Nine years ago, Wilson was struck by a vehicle as he walked home. After months of inpatient therapy, he was able to get off a ventilator and moved in with his mother. His goal is to be able to use a wheelchair and to get back into child care.

That’s what has impressed LeRoy Ambulance EMTs who transport him several times a month to doctors’ appointments, Bloomington paramedics who take him to the emergency room as needed and others who help to care for him at the hospital.

Chris Dunning came up with the idea to take Wilson to a Cubs’ game and worked on details with firefighter/paramedic Greg Fisher. Their colleagues joined the effort.

“Before I die, I’ll be able to say that I went to a Cubs’ game the year they went to the World Series,” Wilson said.

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Of interest … Bloomington FD history

Excerpts from the pantagraph.com

Although it hasn’t served as a Bloomington Fire Department station for well over seven decades, old Engine House No. 4 on South Main Street is still standing and, all things considered, not looking too bad.

The old firehouse has survived all these years as home to a series of small businesses, some successful and others not so much. Yet its years as a BFD engine house, from 1903 until its closing around 1941, tells us plenty about Bloomington’s rich history. Most remarkably, it was in the early 1920s that a dispute over the fate of this firehouse led to a change in Bloomington’s form of municipal government.

The story begins on the night of June 19-20, 1900, when 45 buildings and 4½ blocks of downtown, including the 1868 courthouse, were lost in what is now called the Great Bloomington Fire.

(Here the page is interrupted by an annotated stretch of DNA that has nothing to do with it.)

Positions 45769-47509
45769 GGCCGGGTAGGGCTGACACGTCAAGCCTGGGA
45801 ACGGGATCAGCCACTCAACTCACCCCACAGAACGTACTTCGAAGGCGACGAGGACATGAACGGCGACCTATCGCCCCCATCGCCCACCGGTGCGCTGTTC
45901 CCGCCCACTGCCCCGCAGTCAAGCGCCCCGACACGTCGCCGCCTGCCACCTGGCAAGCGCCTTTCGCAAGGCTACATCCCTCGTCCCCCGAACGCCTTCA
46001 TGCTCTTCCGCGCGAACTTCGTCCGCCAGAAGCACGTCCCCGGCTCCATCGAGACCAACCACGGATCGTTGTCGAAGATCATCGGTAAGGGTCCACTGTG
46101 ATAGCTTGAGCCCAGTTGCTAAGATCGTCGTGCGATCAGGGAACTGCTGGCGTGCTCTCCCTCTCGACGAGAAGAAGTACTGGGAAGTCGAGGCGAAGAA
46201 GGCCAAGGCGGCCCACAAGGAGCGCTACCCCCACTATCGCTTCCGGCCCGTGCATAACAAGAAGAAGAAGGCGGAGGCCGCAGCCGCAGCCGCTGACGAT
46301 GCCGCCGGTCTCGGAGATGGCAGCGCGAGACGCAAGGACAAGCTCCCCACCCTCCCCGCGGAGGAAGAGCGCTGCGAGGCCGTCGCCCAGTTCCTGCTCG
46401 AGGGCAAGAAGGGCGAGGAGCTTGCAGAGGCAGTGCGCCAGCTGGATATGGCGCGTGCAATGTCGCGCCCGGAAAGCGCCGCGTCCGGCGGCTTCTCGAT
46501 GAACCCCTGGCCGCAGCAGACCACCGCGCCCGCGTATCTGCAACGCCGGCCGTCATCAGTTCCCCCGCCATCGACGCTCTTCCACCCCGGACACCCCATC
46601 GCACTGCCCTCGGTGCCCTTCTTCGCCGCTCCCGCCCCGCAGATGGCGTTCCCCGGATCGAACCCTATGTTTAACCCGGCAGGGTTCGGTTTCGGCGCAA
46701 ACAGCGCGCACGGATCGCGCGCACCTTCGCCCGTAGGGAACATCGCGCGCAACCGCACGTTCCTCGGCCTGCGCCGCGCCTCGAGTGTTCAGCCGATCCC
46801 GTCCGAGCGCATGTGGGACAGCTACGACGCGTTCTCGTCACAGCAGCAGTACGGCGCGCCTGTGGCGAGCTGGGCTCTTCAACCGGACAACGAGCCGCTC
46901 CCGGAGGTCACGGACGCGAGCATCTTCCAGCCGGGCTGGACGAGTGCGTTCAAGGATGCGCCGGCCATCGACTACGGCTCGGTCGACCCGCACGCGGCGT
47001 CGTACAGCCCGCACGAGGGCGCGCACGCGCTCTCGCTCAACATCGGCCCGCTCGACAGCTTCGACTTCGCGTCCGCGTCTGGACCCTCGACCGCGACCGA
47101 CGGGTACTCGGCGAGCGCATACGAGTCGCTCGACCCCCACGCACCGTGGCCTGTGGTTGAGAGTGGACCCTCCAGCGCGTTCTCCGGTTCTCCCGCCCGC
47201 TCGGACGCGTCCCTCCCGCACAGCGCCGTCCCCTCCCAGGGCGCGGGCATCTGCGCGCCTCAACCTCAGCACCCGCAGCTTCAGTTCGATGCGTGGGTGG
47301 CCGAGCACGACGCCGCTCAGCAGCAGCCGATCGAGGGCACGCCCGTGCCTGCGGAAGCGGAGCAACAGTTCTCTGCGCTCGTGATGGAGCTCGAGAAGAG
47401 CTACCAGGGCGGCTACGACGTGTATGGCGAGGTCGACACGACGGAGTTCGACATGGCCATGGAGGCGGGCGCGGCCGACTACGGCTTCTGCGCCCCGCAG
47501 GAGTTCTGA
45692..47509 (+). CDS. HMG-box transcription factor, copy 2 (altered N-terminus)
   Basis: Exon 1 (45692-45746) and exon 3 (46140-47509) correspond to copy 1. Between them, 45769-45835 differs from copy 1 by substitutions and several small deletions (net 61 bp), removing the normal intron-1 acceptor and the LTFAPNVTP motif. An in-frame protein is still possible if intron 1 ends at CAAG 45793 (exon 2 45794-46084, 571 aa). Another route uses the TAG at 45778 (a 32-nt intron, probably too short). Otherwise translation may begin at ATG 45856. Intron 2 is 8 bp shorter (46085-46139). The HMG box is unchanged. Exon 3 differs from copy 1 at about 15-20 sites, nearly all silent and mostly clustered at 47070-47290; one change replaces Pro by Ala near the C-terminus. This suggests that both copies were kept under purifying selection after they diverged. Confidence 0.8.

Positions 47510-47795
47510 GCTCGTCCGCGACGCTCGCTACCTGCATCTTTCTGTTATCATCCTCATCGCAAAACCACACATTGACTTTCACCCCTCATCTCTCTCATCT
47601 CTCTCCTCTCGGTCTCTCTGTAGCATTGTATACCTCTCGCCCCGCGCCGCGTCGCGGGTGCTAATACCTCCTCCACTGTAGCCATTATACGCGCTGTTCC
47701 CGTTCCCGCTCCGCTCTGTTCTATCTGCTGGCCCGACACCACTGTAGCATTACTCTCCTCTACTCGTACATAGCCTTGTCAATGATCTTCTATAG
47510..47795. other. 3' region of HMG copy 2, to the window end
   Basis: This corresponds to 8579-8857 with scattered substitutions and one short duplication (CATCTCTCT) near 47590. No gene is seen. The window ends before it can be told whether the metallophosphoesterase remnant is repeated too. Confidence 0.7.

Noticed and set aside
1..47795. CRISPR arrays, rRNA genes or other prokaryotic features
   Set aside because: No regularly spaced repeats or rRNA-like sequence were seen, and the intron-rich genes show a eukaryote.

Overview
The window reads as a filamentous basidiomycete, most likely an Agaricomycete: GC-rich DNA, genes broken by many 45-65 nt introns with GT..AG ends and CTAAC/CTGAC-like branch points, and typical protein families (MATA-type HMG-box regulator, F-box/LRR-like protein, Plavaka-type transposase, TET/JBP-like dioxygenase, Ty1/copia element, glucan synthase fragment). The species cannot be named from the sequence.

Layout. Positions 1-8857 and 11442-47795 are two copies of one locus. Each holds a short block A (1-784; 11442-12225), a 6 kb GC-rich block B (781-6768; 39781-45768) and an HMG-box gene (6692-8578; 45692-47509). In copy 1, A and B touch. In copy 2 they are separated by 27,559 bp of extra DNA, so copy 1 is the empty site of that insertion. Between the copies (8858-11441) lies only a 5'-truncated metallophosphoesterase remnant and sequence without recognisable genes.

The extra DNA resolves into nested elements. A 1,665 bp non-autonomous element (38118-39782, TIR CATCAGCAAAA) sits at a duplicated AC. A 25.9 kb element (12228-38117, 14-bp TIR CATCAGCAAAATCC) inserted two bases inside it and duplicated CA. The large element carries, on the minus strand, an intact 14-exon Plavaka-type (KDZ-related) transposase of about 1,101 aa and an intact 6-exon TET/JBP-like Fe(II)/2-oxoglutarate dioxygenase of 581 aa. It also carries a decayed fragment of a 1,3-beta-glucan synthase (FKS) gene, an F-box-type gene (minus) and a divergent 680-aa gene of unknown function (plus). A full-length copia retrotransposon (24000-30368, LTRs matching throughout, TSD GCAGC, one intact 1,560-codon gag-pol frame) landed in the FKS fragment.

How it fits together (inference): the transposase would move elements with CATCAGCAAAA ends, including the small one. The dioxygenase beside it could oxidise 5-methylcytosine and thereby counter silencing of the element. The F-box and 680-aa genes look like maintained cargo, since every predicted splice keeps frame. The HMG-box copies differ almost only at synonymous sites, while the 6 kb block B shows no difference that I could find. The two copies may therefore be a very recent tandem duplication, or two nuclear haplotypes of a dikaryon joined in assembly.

It took a disaster of this size and scope for city leaders to get serious, dollar-wise, about fire protection. A joint committee charged with upgrading the fire department recommended the construction of a modern, centrally located headquarters station and several outlying, or neighborhood, engine houses. The city floated a $34,000 bond issue (or the equivalent of nearly $900,000 today, adjusted for inflation) to pay for the expansion project.

Central Fire Station, located on the 200 block of East Front Street, opened November 1902. This old firehouse is now home to the foodie favorite Epiphany Farms restaurant. Completed four months later, in March 1903, were two smaller engine houses, No. 3 on the 800 block of North Center Street, and No. 4 at 914 S. Main St.

All three firehouses were designed by George H. Miller, one of the most influential architects in Bloomington history. The two outlying engine houses were likely identical or a mirror-image of each other, though No. 3 was torn down a long time ago.

The first firemen assigned to Engine House No. 4, according to The Pantagraph, included Capt. Patrick Twoomey, Joe Burt and Albert Radbourn. (The latter was brother of fellow Bloomington firefighter John Radbourn and future National Baseball Hall of Fame pitcher Charles “Old Hoss” Radbourn.)

It’s likely the neoclassic brick engine house trimmed in brick and stone once featured a bell tower, though it’s not known when it was taken down. The building has also lost one of two bay doors that opened onto Main Street.